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How I Made… A supermassive black hole

Interstellar’s VFX chief Paul Franklin on building a deep-space monster

The more I learned about the black hole, the weirder it became. It’s more outlandish than anything in any fantasy film about magic or the supernatural that I’ve ever worked on.

Interstellar is about a group of astronauts who travel to a distant galaxy where, instead of a star at the heart of the system, there’s a supermassive black hole with 100 billion times the mass of our sun. A black hole is what happens when a huge star dies. The fires of nuclear fusion are no longer burning so it collapses, becoming denser and denser until it forms an infinitesimally small point with infinite density.

Its gravity is so strong that nothing can escape, not even light, so you end up with this black sphere floating in space. All the surrounding gas and dust spirals into the black hole, speeding up until it’s travelling at almost the speed of light, so there’s also a belt of gas, like the rings of Saturn, but glowing. We didn’t want the audience to think, ‘Oh, this is the computer-generated bit’. We wanted them to think, ‘Wow, they went out and filmed a black hole!’

Professor Kip Thorne from Caltech is one of the world’s leading experts on black holes, and a close colleague and friend of Stephen Hawking. Kip gave us the maths, then the computer scientists here at Double Negative were able to turn his numbers into software that created images of the black hole. So when you see the black hole in the film, it’s created by real physics.

The biggest challenge was creating the level of detail for the IMAX format, which offers something like 10 times the resolution of your HD TV. If the images are noisy, if anything is wrong, there’s nowhere to hide. To make images that big, we have a ‘render farm’ of 20,000 nodes, each equivalent to a very fast desktop PC. It still took over 100 hours to render each individual frame. We ended up with over 800TB of data; it was, as we say in visual effects, ‘non-trivial’.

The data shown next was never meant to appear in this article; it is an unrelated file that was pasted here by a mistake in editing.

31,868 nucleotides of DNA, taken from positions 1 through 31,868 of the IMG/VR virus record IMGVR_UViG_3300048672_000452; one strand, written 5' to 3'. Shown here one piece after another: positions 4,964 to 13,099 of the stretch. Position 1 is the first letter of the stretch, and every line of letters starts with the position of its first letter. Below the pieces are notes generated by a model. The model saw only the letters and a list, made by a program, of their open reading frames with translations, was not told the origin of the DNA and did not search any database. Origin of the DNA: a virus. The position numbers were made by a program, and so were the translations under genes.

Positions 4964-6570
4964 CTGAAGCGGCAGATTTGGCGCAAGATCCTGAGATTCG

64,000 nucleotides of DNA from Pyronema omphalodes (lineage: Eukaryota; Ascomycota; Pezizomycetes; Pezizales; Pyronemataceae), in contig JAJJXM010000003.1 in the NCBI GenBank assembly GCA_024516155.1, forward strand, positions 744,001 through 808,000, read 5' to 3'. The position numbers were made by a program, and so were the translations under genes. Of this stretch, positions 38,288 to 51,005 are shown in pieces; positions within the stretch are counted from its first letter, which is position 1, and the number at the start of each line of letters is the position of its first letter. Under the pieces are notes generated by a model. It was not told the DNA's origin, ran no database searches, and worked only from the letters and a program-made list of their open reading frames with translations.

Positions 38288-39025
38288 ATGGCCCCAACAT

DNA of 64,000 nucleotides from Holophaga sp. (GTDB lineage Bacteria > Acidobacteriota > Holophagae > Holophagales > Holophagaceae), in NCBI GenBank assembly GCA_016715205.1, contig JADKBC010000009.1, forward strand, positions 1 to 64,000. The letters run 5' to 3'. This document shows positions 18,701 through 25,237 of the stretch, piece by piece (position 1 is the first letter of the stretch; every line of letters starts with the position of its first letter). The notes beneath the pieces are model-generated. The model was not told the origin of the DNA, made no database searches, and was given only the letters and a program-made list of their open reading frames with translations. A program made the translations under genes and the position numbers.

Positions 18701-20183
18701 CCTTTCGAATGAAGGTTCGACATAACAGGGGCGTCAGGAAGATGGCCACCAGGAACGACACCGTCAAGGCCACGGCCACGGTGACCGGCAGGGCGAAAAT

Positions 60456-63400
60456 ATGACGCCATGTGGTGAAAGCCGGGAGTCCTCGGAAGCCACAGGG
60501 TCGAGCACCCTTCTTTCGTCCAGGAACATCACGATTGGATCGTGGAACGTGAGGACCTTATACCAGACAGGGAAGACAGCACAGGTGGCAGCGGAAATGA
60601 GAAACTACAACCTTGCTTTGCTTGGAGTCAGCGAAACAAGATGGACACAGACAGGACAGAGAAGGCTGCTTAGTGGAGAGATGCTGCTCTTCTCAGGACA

At one point the astronauts travel through a wormhole, and we were able to create the interior according to the physics that Kip gave us – but it was, frankly, like you were going through some mad, psychedelic hall of mirrors. It’s amazing, but you have to remember it needs to make sense to a large audience.

We even discovered something new in the process. Our simulated black hole is immense, and it’s rotating at nearly the speed of light; a thing that huge, spinning that fast, warps the space around it, like putting your finger on a napkin and twisting. This produces a very complex, very beautiful pattern at the edge of the event horizon; Kip said this had never been seen before, because no-one had ever tried visualising a black hole as if they were floating near it with a camera.

We’d discovered a new level of detail in the structure around a black hole. So, with Kip, we co-authored a scientific paper for the Institute of Physics’ journal, Classical And Quantum Gravity. I never thought my career as a filmmaker would involve publishing a peer-reviewed scientific paper.

I’m all for the unification of art and science. Science reveals truth, and artists interpret it; they’re two sides of the same coin.

As told to Will Dunn